Whenever I get asked if I have ever been the target of “racial” profiling, I jokingly reply “when you look this good, you don’t mind getting profiled, just make sure they get both sides.” But seriously, due to recent events in Ferguson, I thought it was an appropriate question.

My answer, maybe. Allow me to explain.

I did much of my undergraduate work at Northern Illinois University in DeKalb, IL, located 65 miles west of Chicago. DeKalb was like any other college town, small, part suburban/part rural and mostly white, except for the minority students who went to school there.

I was walking back to my apartment after a late night at my favorite bar (big shocker, I know) when I noticed I was being followed by a City of DeKalb police officer; growing up in Chicago you learn to pay attention to your surroundings so my gut instinct told me someone was watching me.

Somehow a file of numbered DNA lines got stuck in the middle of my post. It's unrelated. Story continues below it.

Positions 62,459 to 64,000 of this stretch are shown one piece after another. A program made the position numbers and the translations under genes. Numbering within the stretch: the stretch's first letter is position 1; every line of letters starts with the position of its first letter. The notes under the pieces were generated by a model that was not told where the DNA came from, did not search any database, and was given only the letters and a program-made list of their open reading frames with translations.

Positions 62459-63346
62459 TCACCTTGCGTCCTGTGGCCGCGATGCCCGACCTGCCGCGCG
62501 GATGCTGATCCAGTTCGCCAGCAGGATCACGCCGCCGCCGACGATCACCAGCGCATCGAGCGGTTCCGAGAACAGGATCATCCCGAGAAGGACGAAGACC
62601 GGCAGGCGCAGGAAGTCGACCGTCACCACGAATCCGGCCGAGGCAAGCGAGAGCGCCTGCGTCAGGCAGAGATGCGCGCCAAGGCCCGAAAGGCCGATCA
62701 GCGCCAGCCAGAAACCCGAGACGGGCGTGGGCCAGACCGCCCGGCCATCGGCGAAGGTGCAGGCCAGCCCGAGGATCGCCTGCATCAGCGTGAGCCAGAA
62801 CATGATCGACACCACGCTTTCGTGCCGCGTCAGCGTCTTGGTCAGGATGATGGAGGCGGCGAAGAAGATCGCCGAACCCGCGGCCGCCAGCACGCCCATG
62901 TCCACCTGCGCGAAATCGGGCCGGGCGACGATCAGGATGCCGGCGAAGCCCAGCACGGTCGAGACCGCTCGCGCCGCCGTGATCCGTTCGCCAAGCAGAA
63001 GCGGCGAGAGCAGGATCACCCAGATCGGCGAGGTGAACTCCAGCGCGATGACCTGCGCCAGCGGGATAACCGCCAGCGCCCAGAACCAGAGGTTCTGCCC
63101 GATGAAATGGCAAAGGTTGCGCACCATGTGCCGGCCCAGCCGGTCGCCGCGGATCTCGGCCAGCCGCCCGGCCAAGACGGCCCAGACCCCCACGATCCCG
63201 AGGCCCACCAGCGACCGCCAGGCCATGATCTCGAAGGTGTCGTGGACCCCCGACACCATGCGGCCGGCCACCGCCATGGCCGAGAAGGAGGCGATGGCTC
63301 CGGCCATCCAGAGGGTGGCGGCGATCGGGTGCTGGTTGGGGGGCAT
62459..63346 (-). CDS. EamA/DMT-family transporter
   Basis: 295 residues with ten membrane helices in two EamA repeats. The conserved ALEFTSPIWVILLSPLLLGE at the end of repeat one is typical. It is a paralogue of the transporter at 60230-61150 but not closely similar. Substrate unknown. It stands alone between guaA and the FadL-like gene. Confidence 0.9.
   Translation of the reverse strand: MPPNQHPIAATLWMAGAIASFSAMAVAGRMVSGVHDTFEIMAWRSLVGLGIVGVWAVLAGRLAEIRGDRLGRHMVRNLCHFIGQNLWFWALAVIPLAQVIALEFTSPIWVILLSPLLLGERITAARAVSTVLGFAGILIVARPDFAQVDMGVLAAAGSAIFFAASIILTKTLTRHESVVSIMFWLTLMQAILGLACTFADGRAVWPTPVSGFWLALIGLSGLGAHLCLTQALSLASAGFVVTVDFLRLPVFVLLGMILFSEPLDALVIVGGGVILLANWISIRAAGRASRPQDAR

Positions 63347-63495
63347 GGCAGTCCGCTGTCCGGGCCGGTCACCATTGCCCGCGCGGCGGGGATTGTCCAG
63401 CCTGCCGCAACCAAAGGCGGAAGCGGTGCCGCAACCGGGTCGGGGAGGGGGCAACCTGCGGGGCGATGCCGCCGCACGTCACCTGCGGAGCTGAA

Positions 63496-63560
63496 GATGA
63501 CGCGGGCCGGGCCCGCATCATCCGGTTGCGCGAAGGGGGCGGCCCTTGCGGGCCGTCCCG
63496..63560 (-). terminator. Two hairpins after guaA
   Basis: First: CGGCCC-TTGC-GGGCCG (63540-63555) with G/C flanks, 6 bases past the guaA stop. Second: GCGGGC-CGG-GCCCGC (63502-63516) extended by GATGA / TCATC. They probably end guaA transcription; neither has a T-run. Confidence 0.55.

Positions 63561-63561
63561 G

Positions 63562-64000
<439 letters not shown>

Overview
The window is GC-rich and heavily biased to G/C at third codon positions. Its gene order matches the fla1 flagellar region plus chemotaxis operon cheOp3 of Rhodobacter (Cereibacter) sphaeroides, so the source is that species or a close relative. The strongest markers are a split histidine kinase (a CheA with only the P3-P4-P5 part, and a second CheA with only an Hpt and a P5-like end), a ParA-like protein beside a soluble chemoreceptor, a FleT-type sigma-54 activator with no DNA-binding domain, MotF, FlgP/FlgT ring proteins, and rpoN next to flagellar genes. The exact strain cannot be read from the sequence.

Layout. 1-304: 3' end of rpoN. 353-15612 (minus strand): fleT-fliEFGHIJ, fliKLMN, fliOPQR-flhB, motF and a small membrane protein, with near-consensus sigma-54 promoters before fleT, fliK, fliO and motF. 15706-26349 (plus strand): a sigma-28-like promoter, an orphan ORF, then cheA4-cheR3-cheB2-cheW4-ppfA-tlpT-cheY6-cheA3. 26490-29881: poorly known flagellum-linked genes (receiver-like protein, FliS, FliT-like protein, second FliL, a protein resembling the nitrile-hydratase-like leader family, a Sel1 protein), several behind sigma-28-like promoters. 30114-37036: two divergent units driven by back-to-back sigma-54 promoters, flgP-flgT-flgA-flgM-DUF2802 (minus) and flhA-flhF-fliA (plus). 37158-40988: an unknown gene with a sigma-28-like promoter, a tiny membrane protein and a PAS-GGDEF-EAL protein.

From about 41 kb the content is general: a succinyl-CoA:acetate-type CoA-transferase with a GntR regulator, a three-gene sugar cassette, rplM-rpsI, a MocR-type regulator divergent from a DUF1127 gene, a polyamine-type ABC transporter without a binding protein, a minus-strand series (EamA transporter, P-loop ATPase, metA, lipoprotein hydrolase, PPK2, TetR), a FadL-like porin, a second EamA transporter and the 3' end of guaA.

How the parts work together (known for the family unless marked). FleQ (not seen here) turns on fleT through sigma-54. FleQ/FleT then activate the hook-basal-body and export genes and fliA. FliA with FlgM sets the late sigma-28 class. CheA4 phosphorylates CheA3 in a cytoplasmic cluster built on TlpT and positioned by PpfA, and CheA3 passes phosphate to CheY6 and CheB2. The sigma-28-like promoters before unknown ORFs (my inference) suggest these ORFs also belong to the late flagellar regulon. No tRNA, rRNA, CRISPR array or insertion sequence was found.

I stopped walking, turned around and flag downed the officer. He asked me if there was a problem. I told him no, I just wanted to let him know that I noticed he had been following me for a couple of blocks and I wanted to thank him for being vigilant and looking out for my personal safety to make sure I got back to my place safe and sound. I also asked him for his name and badge number so I could inform the police chief the next day about what a great job his department was doing and write a column about him in the college newspaper.

Was I actually being “profiled” or did the officer have a legitimate reason to follow me? I don’t know. I could easily see both scenarios.

I also could easily see how something like that under the wrong circumstances could escalate so I kept a very respectful tone, pleasant demeanor and smiled. My Dad always said when it comes to dealing with law enforcement “don’t handle your business in the street” and don’t start something with someone who has the legal authority to detain, arrest and under certain circumstances, shoot you. Comply with the officer and we can address any problems later with his superiors.

I made sure that if there was going to be a problem, I was not going to be the catalyst. Everything turned out fine in the end and the officer and I went on our respective ways. The moral of the story being how you interact with law enforcement has a big impact on the outcome.

And if someone had given Michael Brown the advice my Dad gave me, he might still be alive today.